Make use of different approaches and techniques to manage software acquisitions.
A national experience in acquiring software for ITS projects.
- Maintain flexibility throughout the acquisition. Flexibility is needed in the contract to accommodate changes and take advantage of opportunities that may present themselves during design and implementation. With software, there needs to be more give and take than on typical construction projects that are successfully built to a rigid set of design specifications. Flexibility is needed in the requirements, in the working relationships, in the contracting mechanism, and most importantly, in the mindsets of those involved. At the outset of a project, a flexible mindset allows a wide range of options to be considered in selecting the most appropriate contracting mechanism, perhaps even some that have not been tried previously. Similarly, in developing the requirements for a system, there has to be recognition that the users may not be able to get everything they want; there may be tradeoffs among functionality, price, and schedule. Caution in maintaining flexibility is necessary as well; there can be too much flexibility where the scope of the project is increased or new requirements continue to be added. These situations should be avoided.
- Address all acquisition activities in the planning stage. Up-front planning is needed early in the acquisition, even for activities such as system acceptance that do not take place until late in the acquisition process. Activities such as requirements walk-throughs, design reviews, training, acceptance testing, and maintenance do not take place until after a contract is awarded or even at the end of the project. Nonetheless, these items must be planned up front, even before a Request for Proposal (RFP) is issued. This allows the procuring agency to plan for the various activities in the project schedule and allocate adequate time for them. It also enables the agency to address the operations and maintenance concepts, system acceptance criteria, and software intellectual property rights in the RFP and contract. Conformity with the National ITS Architecture is another area to address in the up-front planning of a project.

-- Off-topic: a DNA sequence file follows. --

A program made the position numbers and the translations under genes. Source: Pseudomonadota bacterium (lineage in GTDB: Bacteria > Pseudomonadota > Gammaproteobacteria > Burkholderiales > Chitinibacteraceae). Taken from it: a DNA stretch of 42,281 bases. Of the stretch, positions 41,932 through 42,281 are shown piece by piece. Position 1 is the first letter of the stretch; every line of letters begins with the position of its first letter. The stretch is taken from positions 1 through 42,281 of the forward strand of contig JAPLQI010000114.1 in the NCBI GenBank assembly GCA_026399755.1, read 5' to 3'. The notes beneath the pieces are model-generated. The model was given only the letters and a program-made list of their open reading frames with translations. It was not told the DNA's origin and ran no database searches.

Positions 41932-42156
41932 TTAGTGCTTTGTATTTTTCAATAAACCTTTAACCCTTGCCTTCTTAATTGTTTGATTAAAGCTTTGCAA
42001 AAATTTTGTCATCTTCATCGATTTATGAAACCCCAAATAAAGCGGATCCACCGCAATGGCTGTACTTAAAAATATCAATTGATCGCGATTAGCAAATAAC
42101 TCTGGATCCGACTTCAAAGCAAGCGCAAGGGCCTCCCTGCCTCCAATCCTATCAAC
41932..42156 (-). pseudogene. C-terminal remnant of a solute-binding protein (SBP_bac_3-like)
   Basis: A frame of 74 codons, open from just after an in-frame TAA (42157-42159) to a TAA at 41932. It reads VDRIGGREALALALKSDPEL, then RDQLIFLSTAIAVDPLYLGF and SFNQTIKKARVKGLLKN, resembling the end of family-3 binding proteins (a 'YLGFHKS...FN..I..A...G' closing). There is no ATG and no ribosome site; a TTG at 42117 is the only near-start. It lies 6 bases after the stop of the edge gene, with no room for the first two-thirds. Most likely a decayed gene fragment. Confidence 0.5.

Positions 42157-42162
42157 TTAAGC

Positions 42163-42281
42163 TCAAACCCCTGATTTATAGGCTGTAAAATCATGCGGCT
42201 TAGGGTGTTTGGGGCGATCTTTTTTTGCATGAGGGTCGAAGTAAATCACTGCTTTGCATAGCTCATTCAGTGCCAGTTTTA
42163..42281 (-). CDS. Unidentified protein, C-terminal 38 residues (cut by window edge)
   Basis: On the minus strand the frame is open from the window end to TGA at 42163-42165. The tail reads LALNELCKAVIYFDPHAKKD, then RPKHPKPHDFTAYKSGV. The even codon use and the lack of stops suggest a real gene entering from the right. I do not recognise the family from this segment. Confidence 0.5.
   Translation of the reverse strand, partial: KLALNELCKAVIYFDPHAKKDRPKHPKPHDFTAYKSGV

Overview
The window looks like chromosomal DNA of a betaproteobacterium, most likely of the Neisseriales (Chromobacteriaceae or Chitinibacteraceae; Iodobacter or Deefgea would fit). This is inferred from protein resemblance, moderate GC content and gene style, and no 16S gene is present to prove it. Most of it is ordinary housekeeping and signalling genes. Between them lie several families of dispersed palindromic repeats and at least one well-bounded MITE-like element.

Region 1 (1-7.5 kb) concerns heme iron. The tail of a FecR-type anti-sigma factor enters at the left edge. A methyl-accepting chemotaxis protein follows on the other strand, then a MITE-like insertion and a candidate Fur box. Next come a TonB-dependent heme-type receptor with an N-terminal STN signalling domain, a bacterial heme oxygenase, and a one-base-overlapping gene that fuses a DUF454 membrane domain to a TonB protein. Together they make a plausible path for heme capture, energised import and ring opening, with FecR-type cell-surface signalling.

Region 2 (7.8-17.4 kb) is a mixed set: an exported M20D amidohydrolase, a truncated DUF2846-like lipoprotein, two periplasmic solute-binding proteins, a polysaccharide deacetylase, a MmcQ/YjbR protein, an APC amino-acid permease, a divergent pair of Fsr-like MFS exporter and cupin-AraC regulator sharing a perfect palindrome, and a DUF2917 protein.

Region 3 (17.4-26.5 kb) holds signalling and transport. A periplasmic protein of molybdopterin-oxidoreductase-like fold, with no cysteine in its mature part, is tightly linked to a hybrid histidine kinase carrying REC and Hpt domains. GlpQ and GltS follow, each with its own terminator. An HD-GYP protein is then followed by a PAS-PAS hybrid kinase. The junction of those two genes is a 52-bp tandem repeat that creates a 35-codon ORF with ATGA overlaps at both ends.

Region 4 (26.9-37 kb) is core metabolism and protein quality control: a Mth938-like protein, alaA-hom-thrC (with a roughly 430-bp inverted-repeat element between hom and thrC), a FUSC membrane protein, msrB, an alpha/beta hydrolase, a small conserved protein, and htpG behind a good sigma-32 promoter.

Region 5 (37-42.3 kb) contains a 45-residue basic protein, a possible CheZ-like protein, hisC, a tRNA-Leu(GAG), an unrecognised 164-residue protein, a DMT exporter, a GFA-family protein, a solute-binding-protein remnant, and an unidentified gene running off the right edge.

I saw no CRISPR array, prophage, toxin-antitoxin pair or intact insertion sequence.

- Recognize that there are no "silver bullets." No one acquisition practice or contracting mechanism is the solution that can be relied upon to ensure project success. As an example, there are some in the ITS community that believe new contracting mechanisms for software are needed. This is probably a good idea; although new mechanisms will not solve all problems with software procurement.
Author: Arthur E. Salwin
Published By: U.S. Department of Transportation Intelligent Transportation Systems Joint Program Office Federal Highway Administration
Source Date: July 1998
EDL Number: 4130
Other Reference Number: FHWA-JPO-98-035URL: http://ntl.bts.gov/lib/jpodocs/repts_te/4130.pdf
Dr. Arthur Salwin
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Lesson of the Month for October, 2006 !